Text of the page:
Jonathan Fryer

Cameron and the Belloc Principle

Posted by jonathanfryer on Saturday, 9th April, 2016

Cameron must goLondon’s Whitehall was blocked this afternoon by demonstrators calling on Prime Minister David Cameron to resign. There are many reasons why the public might want to see the back of him and the Conservative government, even though they were only voted in last May, but the cause of this particular rally was the PM’s delay in clarifying the degree to which he did or did not benefit from his late father’s offshore funds. He has certainly handled the matter badly, which is rather odd for someone with a PR background, but then it is often difficult to be entirely objective about oneself. But is this a resigning matter? It is not as if he has broken any law (so far as we know). I can understand why many people are angry that it seems that there is one set of rules and taxes for ordinary people and another for the rich, but in that case the solution is to address the issue of tax havens and offshore funds directly, rather than focussing on one individual. Besides, were David Cameron to go, would his replacement be any better? The Conservatives enjoy an overall majority in the House of Commons and there is unlikely to be a general election before 2020. Were Cameron to stand down, Boris Johnson and Michael Gove are two names in the frame, both of which make me shudder, not least because both are in favour of Brexit. As far as I am concerned, the most important challenge facing Britain at the moment is ensuring that the UK stays in the EU, even if it means a weakened David Cameron at the helm. So, let us take note of the cautionary lesson in Hilaire Belloc’s poem “Jim”, and for the moment “always keep a-hold of Nurse, for fear of finding something worse.”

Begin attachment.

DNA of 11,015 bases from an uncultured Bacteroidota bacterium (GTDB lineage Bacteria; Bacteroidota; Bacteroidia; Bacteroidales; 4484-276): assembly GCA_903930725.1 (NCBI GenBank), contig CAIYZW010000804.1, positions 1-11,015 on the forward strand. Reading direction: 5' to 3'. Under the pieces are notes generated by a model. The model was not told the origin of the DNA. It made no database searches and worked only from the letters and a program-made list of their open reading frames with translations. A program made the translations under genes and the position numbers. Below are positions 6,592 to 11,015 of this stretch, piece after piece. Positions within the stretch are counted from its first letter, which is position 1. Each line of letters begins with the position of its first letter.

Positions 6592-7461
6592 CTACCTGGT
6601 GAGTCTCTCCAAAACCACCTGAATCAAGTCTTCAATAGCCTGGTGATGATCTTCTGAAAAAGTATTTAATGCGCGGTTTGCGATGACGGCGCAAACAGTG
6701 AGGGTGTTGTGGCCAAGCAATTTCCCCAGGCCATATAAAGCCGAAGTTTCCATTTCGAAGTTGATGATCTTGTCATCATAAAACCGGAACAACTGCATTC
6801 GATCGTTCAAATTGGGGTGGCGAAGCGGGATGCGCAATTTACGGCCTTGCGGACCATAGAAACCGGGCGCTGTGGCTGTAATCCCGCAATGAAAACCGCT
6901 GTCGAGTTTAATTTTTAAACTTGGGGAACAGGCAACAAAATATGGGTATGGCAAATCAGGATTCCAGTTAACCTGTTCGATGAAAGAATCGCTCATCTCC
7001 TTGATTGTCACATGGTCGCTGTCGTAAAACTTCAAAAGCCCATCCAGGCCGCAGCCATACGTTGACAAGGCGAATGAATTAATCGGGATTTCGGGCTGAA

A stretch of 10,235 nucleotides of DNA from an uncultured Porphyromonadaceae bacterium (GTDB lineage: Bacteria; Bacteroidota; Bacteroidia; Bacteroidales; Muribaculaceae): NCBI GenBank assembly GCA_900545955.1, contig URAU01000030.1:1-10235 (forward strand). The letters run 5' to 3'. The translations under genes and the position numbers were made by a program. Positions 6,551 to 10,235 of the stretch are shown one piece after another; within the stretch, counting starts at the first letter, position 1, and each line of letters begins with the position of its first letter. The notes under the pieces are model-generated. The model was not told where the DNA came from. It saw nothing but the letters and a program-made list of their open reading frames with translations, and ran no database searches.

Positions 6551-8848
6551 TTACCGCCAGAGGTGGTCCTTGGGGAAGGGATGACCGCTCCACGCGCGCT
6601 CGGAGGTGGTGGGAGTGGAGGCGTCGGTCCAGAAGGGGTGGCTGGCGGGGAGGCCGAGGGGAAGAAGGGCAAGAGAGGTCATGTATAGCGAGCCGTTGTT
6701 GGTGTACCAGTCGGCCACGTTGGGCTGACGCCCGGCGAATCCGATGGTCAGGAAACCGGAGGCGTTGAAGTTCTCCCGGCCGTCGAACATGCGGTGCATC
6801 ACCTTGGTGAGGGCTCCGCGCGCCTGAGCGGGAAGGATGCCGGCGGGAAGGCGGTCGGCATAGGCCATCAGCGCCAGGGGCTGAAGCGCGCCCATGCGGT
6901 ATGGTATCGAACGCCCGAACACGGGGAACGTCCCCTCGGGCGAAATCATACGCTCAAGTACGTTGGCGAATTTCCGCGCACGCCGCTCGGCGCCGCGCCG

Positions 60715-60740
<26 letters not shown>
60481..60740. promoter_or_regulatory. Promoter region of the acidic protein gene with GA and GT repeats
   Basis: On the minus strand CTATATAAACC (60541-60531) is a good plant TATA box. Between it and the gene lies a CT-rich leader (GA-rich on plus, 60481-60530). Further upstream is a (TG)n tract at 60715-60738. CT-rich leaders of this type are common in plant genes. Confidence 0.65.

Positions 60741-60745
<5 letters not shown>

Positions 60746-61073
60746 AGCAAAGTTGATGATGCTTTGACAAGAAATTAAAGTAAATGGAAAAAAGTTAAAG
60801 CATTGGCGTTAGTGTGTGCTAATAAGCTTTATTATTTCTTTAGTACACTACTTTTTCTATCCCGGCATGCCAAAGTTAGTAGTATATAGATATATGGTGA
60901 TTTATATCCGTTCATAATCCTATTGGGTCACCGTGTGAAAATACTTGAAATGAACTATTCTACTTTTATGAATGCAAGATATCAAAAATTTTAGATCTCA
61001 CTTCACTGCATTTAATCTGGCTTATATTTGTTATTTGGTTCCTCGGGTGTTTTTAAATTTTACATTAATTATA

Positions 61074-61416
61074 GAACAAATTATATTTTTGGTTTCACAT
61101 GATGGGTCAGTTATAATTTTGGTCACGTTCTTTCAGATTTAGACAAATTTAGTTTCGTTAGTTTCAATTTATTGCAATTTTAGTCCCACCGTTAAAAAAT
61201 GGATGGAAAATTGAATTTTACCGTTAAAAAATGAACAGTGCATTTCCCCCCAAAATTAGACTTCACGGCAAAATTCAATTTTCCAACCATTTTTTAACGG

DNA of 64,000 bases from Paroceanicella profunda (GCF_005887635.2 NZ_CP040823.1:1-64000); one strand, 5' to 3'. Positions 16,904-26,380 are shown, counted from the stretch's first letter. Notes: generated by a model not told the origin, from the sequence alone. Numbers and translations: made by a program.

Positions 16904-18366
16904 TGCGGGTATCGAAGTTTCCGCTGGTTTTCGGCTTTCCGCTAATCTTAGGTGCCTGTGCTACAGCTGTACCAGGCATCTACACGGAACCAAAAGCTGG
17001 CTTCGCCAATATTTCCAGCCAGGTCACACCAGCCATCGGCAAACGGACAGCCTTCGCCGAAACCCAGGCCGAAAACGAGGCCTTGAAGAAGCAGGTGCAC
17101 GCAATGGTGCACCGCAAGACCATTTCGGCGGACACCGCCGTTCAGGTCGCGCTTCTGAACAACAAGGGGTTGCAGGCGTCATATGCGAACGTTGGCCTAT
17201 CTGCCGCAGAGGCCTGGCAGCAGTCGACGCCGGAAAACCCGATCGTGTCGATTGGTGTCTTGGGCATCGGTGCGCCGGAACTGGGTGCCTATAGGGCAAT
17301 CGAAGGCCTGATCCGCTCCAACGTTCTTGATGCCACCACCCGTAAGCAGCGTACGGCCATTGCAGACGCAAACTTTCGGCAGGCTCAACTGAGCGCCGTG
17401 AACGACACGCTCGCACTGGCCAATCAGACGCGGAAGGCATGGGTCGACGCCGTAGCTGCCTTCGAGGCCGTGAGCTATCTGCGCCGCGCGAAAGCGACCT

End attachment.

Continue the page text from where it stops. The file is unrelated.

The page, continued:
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2 Responses to “Cameron and the Belloc Principle”

  1. nigel hunter said

    Cameron started the ball rolling in the EU debate to keep his party together causing the divisions now prevalent.To the present. I suppose he is the best of the bunch with Osborne his successor keeping the status quo. Reading Nick Clegg,s Evening Standard article, I can see how he sees it’s one elite fighting another in the establishment and the rest of us are dragged along for the ride, we have no choice in their fight.
    Cameron is putting all his fight behind staying in ‘cos it’s his political legacy, he will not want to leave on a downer.. If he succeeds life will carry on as normal, loose the countries future is uncertain. As a result even weakened i guess he will have to stay to prevent an uncertain future.

  2. Jack Hanning said

    Good piece! Fully agree

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